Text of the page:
Season 3 of Mr Robot is not just the best in the show’s history, its also one of the most culturally relevant and important shows to come out this year. Acting as a natural extension to the second, Mr Robot spent much of last year building up to this penultimate season. Whereas season 2 focused on slow building characterisation and clever artistic stylising, season 3 rewards this patience with 10 incredible episodes. The middle 3 in particular are among some of the best this year in any show and despite a slightly sombre ending, acting as a proverbial shock wave from these explosive episodes, Mr Robot manages to weave a clever mix of political and societal commentary into an enthralling plot and a sprinkle of incredible cinematography for good measure make Mr Robot one of the best shows out right now.
The story opens where it left off last year, with Elliot (Rami Malek) and Mr Robot (Christian Slater) wrestling for control around whether to initialise Stage 2 or not. Season 3 echoes some of the inner turmoil Elliot felt last year and the clever way the character traits shift depending on whether Mr Robot or Elliot are in control is really well shot and believable. With a more sporadic nature to this personality shift and the ever increasing importance of The Dark Army to the overarching plot, Season 3 is more complicated and focused than ever before.
Some of this renowned focus is thanks to answering some key questions hanging over the show and spending much more time with Elliot, who continues to anchor the series with his endearing character and narration. Last year suffered from parallel story lines that didn’t always hit and disjointed an otherwise decent season of entertainment. This year everything feels more cohesive and driven toward one collective goal and because of that, the plot feels as tightly woven and engaging as the first season.
Although the characters from last year return, there’s a much more interesting dynamic between key players Tyrell (Martin Wallström), Angela (Portia Doubleday) and Darlene (Carly Chaikin). The added complication of Elliot’s split personality and a tense atmosphere that hangs over much of this season help to bring out the best acting from everyone involved. Even the supporting cast, including new face Irving (Bobby Cannavale) and returning FBI agent Dom (Grace Gummer) do a great job with the material they’re given and fit perfectly in the Mr Robot universe.
Its worth mentioning that the technicality of some of the shots here are a step up from last year. The dizzying array of compelling scenes, ranging from aerial and crane shots at the top of tower blocks, down to hedonistic, warped visions in dim basements that echo through the series are on point and this year in particular sees a more reigned in approach to this. Thankfully, holding back on the pure artistry doesn’t hurt the show’s appeal – it still feels like Mr Robot. The sudden musical cues that end abruptly, the eclectic soundtrack and Elliot’s societal narration are all here and as good as they’ve ever been. Its worth noting too that on top of the impressive cinematography, Season 3 is much more politically charged than before. The subplots include society taking a xenophobic view toward Muslims, rampant commercialism and fear of terrorism really strikes a chord and more so than before, makes the plot feel much more powerfully relevant and important. This blur of blending reality and fiction pushes the boundaries of television, especially with such taboo subjects, and because of this it surpasses the first season in terms of quality.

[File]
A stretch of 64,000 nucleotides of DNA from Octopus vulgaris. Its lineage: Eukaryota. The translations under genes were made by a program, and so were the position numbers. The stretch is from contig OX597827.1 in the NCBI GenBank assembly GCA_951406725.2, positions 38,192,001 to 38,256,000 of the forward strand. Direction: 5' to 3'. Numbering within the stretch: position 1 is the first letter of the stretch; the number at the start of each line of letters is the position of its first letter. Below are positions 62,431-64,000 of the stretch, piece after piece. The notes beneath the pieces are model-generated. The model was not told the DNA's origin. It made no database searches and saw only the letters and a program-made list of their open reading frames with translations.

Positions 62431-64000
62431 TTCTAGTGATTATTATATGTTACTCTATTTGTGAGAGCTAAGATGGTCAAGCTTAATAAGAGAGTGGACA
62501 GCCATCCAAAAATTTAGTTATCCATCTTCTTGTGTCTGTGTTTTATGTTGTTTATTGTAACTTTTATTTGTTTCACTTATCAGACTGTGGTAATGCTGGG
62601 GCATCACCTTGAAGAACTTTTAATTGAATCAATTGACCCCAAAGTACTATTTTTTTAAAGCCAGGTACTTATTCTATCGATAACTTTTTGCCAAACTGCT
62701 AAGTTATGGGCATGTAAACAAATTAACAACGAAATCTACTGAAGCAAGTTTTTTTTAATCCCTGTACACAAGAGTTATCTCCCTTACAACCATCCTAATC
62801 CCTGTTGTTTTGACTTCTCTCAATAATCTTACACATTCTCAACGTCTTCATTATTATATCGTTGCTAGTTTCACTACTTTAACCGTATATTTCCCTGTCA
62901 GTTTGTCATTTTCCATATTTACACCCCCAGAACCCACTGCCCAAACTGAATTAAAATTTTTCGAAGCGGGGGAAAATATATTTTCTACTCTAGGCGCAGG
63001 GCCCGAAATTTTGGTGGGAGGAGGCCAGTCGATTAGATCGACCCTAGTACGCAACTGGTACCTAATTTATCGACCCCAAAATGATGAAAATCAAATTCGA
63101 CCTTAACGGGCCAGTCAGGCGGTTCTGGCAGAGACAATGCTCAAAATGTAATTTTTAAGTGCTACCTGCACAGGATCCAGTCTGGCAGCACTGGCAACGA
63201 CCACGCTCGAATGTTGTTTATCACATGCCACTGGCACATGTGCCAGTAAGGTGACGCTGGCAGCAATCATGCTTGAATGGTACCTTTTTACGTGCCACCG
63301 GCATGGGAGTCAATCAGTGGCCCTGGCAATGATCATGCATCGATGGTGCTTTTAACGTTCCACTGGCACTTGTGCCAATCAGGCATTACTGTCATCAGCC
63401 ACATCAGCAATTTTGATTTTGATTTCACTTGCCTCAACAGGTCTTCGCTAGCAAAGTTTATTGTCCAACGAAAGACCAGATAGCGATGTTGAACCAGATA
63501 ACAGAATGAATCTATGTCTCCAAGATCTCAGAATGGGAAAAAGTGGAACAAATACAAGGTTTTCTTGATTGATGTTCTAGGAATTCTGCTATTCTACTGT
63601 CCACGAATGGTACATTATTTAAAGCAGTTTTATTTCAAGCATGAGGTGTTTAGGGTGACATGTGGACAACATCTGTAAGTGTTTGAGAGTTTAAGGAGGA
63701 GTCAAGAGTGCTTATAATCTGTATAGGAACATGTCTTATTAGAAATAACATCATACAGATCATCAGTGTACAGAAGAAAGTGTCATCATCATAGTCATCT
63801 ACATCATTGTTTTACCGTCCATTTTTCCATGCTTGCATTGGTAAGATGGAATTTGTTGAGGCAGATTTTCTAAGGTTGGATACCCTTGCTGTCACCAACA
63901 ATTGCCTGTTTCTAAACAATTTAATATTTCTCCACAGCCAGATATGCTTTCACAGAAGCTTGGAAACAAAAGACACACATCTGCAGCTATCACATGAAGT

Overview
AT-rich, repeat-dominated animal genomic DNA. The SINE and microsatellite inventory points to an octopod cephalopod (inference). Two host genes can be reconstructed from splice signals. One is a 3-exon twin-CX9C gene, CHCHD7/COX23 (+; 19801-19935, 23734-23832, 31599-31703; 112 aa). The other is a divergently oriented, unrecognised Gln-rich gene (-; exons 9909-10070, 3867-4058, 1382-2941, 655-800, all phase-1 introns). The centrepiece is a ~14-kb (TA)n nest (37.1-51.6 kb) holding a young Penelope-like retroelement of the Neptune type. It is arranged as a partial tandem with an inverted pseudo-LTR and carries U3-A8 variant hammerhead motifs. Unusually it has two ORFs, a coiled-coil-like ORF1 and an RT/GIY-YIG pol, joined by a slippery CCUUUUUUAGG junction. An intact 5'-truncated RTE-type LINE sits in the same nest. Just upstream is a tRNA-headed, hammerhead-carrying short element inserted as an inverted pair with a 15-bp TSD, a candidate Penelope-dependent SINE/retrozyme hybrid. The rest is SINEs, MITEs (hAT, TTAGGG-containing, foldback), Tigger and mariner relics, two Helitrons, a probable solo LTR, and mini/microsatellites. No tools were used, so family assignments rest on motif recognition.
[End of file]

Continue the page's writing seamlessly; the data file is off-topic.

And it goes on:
Although Season 3 reaches its climactic peak during the middle episodes, there’s still an incredible amount going on here that makes it hard to find faults. The politically charged narrative, excellent cinematography and more complex character dynamics make Mr Robot as good as its ever been. With a much more focused approach to storytelling, gravitating all the individual stories around one cohesive goal, and a more important role for Elliot this time, season 3 of Mr Robot is an incredible achievement in television and should be recognised as one of the most important and relevant shows of our time.
Verdict - 9.5/10